The company said by moving toward natural gas and renewable energy, it would be able to reduce carbon dioxide emissions and power costs for its customers.

In response, Gordon asked the U.S. Department of Energy to conduct a study to determine whether putting carbon capture, utilization and storage technology the plants would reduce carbon emissions while allowing for the continued use of Wyoming coal and the related employment.

In addition, Wyoming’s Legislature adopted a bill in 2020 prohibiting utilities such as Rocky Mountain Power from recovering the costs of retiring plants through rate increases and allowing the utilities to collect a surcharge from customers to pay for the retrofitting of plants with carbon capture technology.

Leonardo Technologies, in its study of power units at the the Jim Bridger plant in Rock Springs, Naughton plant in Kemmerer and Dave Johnston plant near Glenrock, said the retrofitting of the plants would result in lower carbon emissions, lower power costs and a lower loss of jobs than if Rocky Mountain Power followed through with its plans to retire the plants. The study also concluded that local and state revenue from coal taxes and royalties would be higher if the plants were equipped with carbon capture technology.

But Rocky Mountain Power, in a reaction to the study’s release, said the study failed to take several factors into account, such as the cost of extending the lives of the power plants long enough to make the investment in carbon capture technology worthwhile.

“PacifiCorp (Rocky Mountain Power’s parent company) continues to examine the study’s assumptions and calculations to properly evaluate its conclusions, but the list of items missed by the study’s analysis is very long,” the company said. “This type of calculation ignores so many elements (all but capital), and should not be relied upon for making the kinds of decisions required of a regulated utility.”

Among the missed costs, according to the statement, were “everything associated with how a utility’s costs flows into rates,” including fuel costs, costs from market purchases, property taxes and net power costs.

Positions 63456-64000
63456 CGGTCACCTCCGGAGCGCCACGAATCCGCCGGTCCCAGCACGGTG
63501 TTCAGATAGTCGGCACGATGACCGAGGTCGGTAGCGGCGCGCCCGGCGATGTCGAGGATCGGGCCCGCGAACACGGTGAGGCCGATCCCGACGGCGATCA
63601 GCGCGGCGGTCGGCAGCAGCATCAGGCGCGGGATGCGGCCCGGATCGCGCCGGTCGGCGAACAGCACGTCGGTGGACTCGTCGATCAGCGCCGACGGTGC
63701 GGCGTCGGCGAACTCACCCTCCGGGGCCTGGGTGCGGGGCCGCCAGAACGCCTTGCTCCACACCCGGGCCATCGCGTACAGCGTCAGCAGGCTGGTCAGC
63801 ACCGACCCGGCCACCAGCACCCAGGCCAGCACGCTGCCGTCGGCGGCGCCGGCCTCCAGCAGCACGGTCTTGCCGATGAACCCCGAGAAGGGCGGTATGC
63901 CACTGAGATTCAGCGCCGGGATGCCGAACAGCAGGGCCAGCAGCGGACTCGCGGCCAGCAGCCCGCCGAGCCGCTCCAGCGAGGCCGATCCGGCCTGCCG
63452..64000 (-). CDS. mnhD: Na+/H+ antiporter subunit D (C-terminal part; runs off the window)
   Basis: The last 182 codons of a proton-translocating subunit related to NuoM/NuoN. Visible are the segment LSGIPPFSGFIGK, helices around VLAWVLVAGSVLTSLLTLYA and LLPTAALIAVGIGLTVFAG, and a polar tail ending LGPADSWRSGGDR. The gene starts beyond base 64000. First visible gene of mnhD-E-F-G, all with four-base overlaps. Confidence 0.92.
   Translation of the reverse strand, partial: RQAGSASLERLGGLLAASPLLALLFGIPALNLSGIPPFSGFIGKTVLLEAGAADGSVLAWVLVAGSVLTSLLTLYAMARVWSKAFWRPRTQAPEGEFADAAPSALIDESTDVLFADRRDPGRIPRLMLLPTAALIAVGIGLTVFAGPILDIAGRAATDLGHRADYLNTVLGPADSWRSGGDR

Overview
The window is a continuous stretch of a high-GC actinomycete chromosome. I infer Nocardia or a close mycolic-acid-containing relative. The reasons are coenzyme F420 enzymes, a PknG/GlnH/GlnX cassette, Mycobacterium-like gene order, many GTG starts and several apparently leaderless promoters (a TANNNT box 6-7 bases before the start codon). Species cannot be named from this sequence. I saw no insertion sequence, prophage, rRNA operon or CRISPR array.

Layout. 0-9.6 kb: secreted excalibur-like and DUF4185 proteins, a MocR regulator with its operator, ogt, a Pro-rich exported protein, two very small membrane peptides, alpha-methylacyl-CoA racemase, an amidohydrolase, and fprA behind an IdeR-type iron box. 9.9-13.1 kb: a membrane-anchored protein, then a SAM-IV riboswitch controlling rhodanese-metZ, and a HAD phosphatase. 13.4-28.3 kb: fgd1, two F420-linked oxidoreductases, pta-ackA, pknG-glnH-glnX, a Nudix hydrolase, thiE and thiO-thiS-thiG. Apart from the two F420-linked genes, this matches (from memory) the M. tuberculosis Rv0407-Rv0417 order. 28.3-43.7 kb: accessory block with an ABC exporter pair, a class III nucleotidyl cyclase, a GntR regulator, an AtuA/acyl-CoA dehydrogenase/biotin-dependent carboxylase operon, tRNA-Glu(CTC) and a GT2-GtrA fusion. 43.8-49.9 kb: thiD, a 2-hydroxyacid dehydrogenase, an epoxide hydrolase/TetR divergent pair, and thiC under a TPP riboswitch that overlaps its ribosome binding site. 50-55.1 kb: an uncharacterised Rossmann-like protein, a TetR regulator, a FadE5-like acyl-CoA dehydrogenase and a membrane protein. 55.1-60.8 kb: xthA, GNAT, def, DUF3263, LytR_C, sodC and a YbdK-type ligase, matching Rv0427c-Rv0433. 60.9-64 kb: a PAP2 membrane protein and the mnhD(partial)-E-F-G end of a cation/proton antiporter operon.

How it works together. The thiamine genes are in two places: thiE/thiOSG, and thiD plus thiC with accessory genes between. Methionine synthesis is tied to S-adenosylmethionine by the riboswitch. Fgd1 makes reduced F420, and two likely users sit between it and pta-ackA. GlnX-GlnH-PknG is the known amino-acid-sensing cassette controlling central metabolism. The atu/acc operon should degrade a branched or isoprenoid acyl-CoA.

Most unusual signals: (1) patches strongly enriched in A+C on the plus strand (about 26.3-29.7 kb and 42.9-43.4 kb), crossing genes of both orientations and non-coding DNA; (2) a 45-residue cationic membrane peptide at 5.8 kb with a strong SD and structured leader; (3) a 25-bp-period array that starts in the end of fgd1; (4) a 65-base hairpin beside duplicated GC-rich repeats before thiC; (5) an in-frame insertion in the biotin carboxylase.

The statement said Rocky Mountain Power considered retrofitting the plants before making the decision to retire them.

“Given the current high capital costs of implementing carbon capture on coal-fired generations, as well as other barriers, carbon capture has not been considered a viable option to date, which is why it has only been installed at a single facility nationwide,” it said.

That one facility was mothballed earlier this year because of economic concerns, the company said.

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Wyoming Coal Bankruptcies: Who is Responsible for Reclamation?

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By Ike Fredregill, Cowboy State Daily

Since 2015, six coal companies operating in Wyoming have filed for bankruptcy, causing some to question who will be responsible for reclaiming the defunct operations’ mines. 

However, Wyoming coal mining rules that recently underwent a significant update will protect the state against having to foot the bill for any reclamation left uncompleted should a mine simply walk away from its obligations, state officials said.

Shannon Anderson, a staff attorney with the Powder River Basin Resource Council, said her organization has concerns about future reclamation, given declines in the coal industry.

“With potential coal mine closures, we’re concerned a lot of that reclamation yet to occur won’t have funding,” she said. “Coal mine economics continue to deteriorate. Coal generation is at its lowest level since 1975, and these are trends that are probably not going to reverse.”

The resource council was founded in 1973 to advocate for responsible energy development, and Anderson said tracking reclamation efforts was a top priority for the organization in 2020.

“We’re three to four decades into coal mining now,” Anderson said. “And, there’s still a lot of land that hasn’t been reclaimed yet.”

According to a report released by the Western Organization of Resource Councils, more than 234 square miles of coal-disturbed land is unreclaimed across the West with Wyoming, Montana and North Dakota accounting for the vast majority of the unreclaimed lands.

“Luckily, Wyoming has been revising its bonding rules,” Anderson said. “But, we still have a lot of work to do.” 

Contemporaneous reclamation

Coal reclamation is the recovery of mined land for use by other industries and the public, said Kyle Wendtland, a Department of Environmental Quality Land Quality Division administrator. 

As companies move their mining operations forward, they reclaim previously mined areas, which lowers the cost of reclamation, Wendtland explained.

“For surface coal mines, reclamation is concurrent with the mining, or contemporaneous,” he said. “As you expose the coal through creation of a pit and extraction of the resource, that pit advances, and then, the prior pit is backfilled.” 

After backfilling and contouring a previously mined tract of land, mining companies add top soil and seed it as the first phase of the reclamation process. By phase two, the land is often already back in use, Wendtland said.

“Typically, most of this land will go back to agricultural production of some sort,” he said. “In phase two, you’re usually seeing it used for some sort of livestock or wildlife grazing or hay production.” 

The land must be in phase two for at least 10 years before it is eligible for release in phase three, DEQ spokesperson Keith Guille said.